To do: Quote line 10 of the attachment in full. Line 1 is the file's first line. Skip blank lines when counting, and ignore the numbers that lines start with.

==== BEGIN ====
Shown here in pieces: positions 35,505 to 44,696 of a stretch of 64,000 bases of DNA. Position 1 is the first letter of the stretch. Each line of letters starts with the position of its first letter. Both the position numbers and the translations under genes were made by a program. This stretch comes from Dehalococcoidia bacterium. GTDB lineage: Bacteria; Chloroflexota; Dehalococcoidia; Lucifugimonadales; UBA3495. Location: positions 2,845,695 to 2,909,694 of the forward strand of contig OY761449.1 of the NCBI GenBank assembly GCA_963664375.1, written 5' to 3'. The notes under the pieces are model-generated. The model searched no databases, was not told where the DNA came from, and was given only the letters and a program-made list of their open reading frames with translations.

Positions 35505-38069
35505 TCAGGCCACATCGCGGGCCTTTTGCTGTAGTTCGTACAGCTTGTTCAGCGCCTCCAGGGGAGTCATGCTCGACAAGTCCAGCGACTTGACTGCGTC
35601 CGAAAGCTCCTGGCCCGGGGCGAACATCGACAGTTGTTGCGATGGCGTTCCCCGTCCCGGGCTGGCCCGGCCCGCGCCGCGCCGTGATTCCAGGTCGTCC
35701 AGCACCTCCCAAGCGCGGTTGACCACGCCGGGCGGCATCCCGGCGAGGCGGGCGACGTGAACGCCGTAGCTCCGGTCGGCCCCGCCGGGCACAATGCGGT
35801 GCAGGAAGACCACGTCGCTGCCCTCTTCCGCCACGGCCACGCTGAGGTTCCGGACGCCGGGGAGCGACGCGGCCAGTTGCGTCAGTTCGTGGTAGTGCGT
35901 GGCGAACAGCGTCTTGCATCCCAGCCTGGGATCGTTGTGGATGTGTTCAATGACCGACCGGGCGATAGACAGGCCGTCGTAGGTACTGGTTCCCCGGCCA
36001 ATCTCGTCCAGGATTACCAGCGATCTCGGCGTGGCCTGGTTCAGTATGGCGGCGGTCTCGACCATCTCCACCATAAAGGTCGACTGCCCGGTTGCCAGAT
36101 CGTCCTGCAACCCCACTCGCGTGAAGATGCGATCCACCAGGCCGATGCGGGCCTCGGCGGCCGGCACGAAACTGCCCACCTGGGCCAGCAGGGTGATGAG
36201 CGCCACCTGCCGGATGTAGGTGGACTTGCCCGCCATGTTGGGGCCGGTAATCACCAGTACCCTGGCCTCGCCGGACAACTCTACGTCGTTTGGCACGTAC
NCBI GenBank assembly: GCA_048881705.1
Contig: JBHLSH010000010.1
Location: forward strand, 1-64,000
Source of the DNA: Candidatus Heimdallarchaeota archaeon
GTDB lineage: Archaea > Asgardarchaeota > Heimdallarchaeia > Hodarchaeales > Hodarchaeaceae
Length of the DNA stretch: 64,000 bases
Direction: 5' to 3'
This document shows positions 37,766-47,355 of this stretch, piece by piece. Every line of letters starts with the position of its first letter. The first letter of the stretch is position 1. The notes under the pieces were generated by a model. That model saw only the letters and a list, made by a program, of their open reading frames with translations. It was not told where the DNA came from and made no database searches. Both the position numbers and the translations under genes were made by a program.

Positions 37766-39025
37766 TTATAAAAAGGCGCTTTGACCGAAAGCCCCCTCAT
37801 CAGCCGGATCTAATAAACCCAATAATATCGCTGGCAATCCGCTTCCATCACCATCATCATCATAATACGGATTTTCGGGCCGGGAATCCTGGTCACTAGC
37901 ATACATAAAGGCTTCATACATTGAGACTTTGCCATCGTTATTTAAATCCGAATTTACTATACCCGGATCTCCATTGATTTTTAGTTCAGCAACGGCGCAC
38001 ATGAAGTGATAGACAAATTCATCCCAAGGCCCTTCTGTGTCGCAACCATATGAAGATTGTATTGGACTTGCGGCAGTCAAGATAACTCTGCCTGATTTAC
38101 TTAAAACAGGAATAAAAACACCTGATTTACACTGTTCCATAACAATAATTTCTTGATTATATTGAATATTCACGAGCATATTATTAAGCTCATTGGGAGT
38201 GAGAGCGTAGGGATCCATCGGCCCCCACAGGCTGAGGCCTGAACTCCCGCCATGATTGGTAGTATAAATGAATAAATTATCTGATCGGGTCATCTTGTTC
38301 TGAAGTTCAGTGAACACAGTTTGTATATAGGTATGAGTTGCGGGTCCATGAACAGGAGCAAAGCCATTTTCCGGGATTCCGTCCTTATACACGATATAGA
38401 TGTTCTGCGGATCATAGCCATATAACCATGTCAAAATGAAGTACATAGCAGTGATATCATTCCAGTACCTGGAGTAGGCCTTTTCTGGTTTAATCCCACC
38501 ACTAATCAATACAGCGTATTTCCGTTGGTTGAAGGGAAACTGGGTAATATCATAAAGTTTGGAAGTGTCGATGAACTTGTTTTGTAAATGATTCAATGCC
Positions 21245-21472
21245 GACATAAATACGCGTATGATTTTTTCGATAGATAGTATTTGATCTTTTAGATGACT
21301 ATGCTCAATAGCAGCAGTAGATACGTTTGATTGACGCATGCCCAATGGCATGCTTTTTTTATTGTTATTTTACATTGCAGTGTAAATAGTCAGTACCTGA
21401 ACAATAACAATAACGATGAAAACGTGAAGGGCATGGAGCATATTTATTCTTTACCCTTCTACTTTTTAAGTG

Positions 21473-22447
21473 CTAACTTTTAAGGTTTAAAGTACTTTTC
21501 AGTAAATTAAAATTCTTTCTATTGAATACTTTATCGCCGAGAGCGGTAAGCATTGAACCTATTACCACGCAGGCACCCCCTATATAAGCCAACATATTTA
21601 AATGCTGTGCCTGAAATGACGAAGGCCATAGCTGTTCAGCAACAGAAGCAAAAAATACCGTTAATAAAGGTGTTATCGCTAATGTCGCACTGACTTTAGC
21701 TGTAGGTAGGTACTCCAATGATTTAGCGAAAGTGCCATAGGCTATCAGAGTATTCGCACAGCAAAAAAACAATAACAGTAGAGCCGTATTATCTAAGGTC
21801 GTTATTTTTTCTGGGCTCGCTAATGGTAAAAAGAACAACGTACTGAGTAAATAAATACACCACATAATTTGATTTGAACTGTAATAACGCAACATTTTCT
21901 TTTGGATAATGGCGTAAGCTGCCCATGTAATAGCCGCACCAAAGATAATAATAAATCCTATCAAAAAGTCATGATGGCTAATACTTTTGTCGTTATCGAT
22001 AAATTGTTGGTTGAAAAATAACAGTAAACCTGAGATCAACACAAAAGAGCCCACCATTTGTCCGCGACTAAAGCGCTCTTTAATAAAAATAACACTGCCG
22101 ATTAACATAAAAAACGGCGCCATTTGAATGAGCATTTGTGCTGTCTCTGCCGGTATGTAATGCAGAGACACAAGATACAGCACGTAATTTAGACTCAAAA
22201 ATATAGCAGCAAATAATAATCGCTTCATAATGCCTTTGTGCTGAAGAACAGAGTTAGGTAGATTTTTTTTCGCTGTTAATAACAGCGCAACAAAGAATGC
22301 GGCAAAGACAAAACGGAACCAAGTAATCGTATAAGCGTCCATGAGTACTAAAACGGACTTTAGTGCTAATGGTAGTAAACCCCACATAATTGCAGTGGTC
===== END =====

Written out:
36201 CGCCACCTGCCGGATGTAGGTGGACTTGCCCGCCATGTTGGGGCCGGTAATCACCAGTACCCTGGCCTCGCCGGACAACTCTACGTCGTTTGGCACGTAC